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Steinhardt Erbsen

The winegrowing village of Steinhardt, which belongs to Bad Sobernheim, was 35 million years ago, in the Oligocene era, on the edge of a shallow subtropical sea whose coastline ran along the Kreuznach Basin and Staudernheim Bay. The sand mined in the Steinhardt sand pits dates from this period. This sand contains the famous "Steinhardter Erbsen" (Erbsen=peas): round, pea-shaped, sometimes slightly elongated sandstone spheres, which often contain plant and animal fossils. Shape and size of the sandstone spheres often indicate the enclosed fossil (up to 17cm long spruce cones have been found!). Since the sea in the Middle Oligocene had initially retreated by raising the Upper Rhine Graben, and after a renewed lowering it advanced west again to Bad Sobernheim, two layers of sand can be distinguished here: the "lower" and the "upper" sea sand. In the deeper area there are the Steinhardter Erbsen with maritime fossils, while in the sandstone spheres of the upper area mainly plant remains are enclosed, especially conifer cones, mostly of larches, pines and spruces. Two species of snails can also be found in the upper sea sand. The Steinhardter Erbsen were probably formed near the shore in warm, barium chloride-bearing thermal baths, which obviously only existed in the Steinhardt region. The plants and animals decaying in the immediate vicinity of such thermal baths formed hydrogen sulphide, which reacted with the barium chloride of the thermal baths to barite, whereby the sand around the fossils was enclosed and fossilized.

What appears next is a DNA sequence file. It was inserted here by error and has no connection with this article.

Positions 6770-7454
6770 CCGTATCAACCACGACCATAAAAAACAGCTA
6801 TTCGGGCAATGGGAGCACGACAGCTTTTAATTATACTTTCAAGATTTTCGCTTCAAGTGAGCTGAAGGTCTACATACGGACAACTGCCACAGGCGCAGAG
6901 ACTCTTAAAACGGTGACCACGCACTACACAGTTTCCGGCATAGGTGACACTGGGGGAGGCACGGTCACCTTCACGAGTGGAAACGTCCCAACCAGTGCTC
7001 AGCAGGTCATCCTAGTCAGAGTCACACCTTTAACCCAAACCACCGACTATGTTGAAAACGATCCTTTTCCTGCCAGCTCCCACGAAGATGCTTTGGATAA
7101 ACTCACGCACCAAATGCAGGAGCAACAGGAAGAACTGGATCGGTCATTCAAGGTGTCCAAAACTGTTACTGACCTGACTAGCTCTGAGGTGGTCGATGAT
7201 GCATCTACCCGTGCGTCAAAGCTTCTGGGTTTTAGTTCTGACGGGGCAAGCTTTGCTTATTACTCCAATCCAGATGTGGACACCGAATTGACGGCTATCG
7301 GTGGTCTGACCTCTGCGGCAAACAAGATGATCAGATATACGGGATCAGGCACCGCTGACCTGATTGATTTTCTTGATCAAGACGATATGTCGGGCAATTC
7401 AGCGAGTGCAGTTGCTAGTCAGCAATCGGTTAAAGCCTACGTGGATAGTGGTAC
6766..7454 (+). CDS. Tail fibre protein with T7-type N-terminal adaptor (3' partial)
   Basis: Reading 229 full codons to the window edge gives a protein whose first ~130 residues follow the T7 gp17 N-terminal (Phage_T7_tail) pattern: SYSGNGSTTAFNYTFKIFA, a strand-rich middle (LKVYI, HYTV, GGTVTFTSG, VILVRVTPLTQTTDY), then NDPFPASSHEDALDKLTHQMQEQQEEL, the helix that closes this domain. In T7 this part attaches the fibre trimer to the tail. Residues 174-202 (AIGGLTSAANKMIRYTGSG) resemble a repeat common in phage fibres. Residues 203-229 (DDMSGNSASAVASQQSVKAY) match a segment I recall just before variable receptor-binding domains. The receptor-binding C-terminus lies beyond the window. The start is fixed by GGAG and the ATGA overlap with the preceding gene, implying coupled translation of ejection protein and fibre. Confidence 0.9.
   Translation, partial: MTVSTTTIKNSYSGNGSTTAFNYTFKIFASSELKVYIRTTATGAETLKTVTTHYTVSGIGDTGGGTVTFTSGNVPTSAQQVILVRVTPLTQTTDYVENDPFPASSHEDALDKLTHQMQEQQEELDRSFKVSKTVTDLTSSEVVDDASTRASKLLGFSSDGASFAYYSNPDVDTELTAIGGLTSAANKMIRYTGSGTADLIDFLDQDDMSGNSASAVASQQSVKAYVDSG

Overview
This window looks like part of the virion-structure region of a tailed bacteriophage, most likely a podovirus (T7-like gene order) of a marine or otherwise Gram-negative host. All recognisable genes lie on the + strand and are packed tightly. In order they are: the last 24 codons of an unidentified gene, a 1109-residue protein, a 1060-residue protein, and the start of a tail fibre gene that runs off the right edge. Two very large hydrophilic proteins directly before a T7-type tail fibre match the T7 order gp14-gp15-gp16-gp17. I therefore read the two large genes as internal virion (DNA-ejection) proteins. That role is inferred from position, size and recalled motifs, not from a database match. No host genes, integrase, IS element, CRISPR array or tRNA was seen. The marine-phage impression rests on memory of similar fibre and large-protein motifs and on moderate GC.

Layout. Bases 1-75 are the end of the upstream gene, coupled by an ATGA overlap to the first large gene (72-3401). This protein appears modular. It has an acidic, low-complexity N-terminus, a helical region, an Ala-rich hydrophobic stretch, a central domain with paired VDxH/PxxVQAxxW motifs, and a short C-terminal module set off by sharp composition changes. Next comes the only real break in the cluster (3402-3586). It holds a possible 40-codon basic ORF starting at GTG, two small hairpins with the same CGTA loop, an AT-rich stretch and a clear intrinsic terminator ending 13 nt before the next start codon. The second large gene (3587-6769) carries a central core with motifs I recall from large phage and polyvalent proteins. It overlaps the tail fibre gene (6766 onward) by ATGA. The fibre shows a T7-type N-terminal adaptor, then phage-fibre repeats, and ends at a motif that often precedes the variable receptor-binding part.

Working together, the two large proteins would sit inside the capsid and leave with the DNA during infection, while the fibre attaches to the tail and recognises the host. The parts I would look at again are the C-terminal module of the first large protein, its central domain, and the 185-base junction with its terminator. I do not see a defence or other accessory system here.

Photo: 35 million years old "Steinhardt Erbsen" with enclosed plant fossils.

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